The Johannesburg high court on Thursday dismissed three applications by ANC members to intervene in support of the arguments advanced by the party’s suspended secretary general, Ace Magashule, in his legal battle to be reinstated.
In doing so, Judge Jody Kollapen recognised the validity of an ANC resolution of January 2018 that delegates the powers located with the national executive committee (NEC) to the secretary general and the deputy secretary general, and also leant in favour of a wide reading of the latter’s powers.
Part of the battle between Magashule and the ANC rests on whether deputy secretary general Jessie Duarte had the power, in terms of section 16.9 of the party’s constitution, to suspend him on May 5.
The 2018 resolution gave delegation to Magashule and Duarte by name, and put paid to an argument by those asking permission to intervene that she lacked the authority to oppose his application on behalf of the ruling party.
“It is a general delegation, it is a blanket delegation in every sense of the word,” Kollapen said.
He then turned to the next argument by the applicant, Mutumza Mawere, as to whether the delegation is appropriate. In passing, the judge referenced a court ruling that forms one of the cornerstones of the main application by Magashule.
“In this regard I think it is important to point out that our courts have recognised that a voluntary organisation is largely regulated by the agreement entered into between its members, which is reflected in its constitution.
“That being the case, the internal affairs, to some extent, of how a voluntary organisation manages its affairs is largely left to it,” Kollapen continued.
“If the ANC, for the reasons given in its resolution of January 2018, placed on the record that it was inappropriate, inconvenient and perhaps even impractical for the NEC to meet on every occasion to make a decision on litigation and if it elected to delegate those powers to the secretary general and the deputy secretary general, then that is a decision that must be respected.”
Nothing in law says that such a decision is impermissible or means it falls outside the authority of the NEC, he added.
The court then turned to Mawere’s challenge of section 16.9 of the ANC constitution.
Duarte has argued in court papers that the clause gave her the power to carry out the same functions as the secretary general where necessary. Magashule countered in reply that this was nonsensical.
“The DSG [deputy secretary general] cannot suspend a person more senior than her, unless she was specifically authorised to do so, which she was not,” he argued in court papers.
But Kollapen said the court was obliged to interpret 16.9 “in a way that is efficient and businesslike”.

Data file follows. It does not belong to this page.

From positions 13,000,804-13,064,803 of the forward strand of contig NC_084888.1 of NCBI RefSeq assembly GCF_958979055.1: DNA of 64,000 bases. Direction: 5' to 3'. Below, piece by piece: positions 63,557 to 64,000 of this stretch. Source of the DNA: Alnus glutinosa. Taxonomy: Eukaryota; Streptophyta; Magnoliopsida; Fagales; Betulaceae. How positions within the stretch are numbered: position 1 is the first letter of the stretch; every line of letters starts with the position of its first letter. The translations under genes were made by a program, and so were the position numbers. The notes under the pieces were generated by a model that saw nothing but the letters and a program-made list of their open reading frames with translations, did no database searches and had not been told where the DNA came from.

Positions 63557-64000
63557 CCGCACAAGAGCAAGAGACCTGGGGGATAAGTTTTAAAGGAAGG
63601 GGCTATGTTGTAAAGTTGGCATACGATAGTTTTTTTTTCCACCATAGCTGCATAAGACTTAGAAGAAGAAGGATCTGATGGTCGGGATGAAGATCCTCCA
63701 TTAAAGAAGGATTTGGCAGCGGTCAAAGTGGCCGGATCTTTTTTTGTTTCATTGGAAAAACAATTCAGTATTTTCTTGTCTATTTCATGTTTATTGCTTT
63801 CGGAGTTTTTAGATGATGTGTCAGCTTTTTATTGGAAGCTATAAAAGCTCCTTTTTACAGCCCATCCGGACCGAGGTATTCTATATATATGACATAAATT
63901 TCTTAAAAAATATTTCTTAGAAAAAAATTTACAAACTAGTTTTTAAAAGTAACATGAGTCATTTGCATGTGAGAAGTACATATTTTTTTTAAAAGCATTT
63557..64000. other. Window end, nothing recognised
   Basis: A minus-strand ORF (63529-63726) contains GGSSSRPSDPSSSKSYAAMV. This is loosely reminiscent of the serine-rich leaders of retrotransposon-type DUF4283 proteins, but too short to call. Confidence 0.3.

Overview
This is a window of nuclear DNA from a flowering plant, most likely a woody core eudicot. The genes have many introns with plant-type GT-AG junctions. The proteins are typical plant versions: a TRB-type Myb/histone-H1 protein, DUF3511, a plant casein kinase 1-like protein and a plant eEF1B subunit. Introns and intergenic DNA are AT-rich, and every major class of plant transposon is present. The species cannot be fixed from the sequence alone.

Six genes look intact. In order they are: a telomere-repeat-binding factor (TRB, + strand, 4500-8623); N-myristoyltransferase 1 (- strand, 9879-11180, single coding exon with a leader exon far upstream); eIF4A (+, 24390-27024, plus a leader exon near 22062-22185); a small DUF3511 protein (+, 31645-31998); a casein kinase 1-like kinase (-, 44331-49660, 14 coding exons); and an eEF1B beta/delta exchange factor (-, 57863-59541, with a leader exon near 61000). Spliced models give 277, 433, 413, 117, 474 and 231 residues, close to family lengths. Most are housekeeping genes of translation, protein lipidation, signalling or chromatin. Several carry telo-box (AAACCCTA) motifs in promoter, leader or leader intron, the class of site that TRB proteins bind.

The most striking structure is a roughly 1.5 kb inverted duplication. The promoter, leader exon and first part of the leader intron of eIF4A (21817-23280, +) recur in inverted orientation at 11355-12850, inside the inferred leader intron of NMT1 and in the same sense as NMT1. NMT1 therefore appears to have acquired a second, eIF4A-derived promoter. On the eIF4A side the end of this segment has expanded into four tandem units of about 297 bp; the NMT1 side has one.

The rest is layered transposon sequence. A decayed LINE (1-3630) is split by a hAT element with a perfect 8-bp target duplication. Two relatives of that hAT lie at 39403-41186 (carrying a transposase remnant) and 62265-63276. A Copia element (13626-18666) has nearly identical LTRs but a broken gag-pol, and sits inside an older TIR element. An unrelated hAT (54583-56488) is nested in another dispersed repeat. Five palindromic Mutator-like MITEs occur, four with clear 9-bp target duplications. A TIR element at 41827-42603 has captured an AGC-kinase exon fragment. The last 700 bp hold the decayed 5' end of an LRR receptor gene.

To do otherwise, he said, would be rendered dysfunctional in the absence of the secretary general.
“The language used in section 16.9 is clear. It says the deputy secretary general shall assist deputise when necessary.”
If this is read together with the 2018 resolution, the delegation was made to both the secretary general and his or her deputy, and in the absence of the former, nothing prevented the deputy from carrying out the functions entrusted by top structures of the party.
The ANC argues that as Magashule would clearly be conflicted in effecting his own suspension, this power automatically fell to Duarte.
Advocate Dali Mpofu, for Magashule, raised his concern that Kollapen’s ruling on the applications to intervene suggested that the court had already reached a conclusion on parts of the main application.
“That gives an impression that those issues have been prejudged before they have been argued in the main application,” Mpofu said.
“It is going to make our life difficult to try and unconvince a court rather than one that we think is coming with a clean mind on those issues.”
In his papers Magashule relies on the 2012 constitutional court ruling in Ramakatsa v Magashule, a matter that dates back to his days as premier of the Free State.
The judgment held that a court can declare a decision of a political party invalid if it runs counter to the constitution of the party, or that of the country. But, it added, as Kollapen noted, the caution that courts would not readily interfere, because political parties are voluntary organisations that make their own rules.
Magashule is also arguing that the ANC step-aside guidelines, agreed by a resolution of its NEC earlier this year, are in breach of the ANC’s constitution and that of the country.
He claims that the NEC lacked the power to rewrite the rules as confirmed by conference; therefore, rule 27.5, which was invoked as the basis for his suspension, should be set aside.
In his view the rule is a “narrowing” of the resolutions of the party’s 54th conference, under which all members implicated in corrupt activities would be forced to vacate their positions. It was tailored to selectively target him because he serves a threat to President Cyril Ramaphosa’s likely bid for re-election as ANC leader next year.
He invokes the 2017 resolutions, which says all accused of corruption must stand aside, to justify his own bid to suspend Ramaphosa. Magashule faces trial in the Free State asbestos scandal, whereas Ramaphosa has not been indicted of any crime.